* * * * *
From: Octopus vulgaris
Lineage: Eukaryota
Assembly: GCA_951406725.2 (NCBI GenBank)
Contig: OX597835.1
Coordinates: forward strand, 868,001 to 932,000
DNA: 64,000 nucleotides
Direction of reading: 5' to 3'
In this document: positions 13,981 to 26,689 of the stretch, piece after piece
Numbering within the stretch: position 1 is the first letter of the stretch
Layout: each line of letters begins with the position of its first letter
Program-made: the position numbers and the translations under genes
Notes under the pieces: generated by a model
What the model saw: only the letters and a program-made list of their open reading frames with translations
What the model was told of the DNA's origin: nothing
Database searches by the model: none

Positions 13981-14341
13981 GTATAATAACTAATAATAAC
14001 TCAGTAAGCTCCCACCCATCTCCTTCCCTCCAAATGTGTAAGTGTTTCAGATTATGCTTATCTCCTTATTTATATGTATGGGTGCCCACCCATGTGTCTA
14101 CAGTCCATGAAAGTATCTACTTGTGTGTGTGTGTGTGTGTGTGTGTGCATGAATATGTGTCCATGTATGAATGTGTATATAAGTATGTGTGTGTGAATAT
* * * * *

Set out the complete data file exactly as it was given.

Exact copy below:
From: Octopus vulgaris
Lineage: Eukaryota
Assembly: GCA_951406725.2 (NCBI GenBank)
Contig: OX597835.1
Coordinates: forward strand, 868,001 to 932,000
DNA: 64,000 nucleotides
Direction of reading: 5' to 3'
In this document: positions 13,981 to 26,689 of the stretch, piece after piece
Numbering within the stretch: position 1 is the first letter of the stretch
Layout: each line of letters begins with the position of its first letter
Program-made: the position numbers and the translations under genes
Notes under the pieces: generated by a model
What the model saw: only the letters and a program-made list of their open reading frames with translations
What the model was told of the DNA's origin: nothing
Database searches by the model: none

Positions 13981-14341
13981 GTATAATAACTAATAATAAC
14001 TCAGTAAGCTCCCACCCATCTCCTTCCCTCCAAATGTGTAAGTGTTTCAGATTATGCTTATCTCCTTATTTATATGTATGGGTGCCCACCCATGTGTCTA
14101 CAGTCCATGAAAGTATCTACTTGTGTGTGTGTGTGTGTGTGTGTGTGCATGAATATGTGTCCATGTATGAATGTGTATATAAGTATGTGTGTGTGAATAT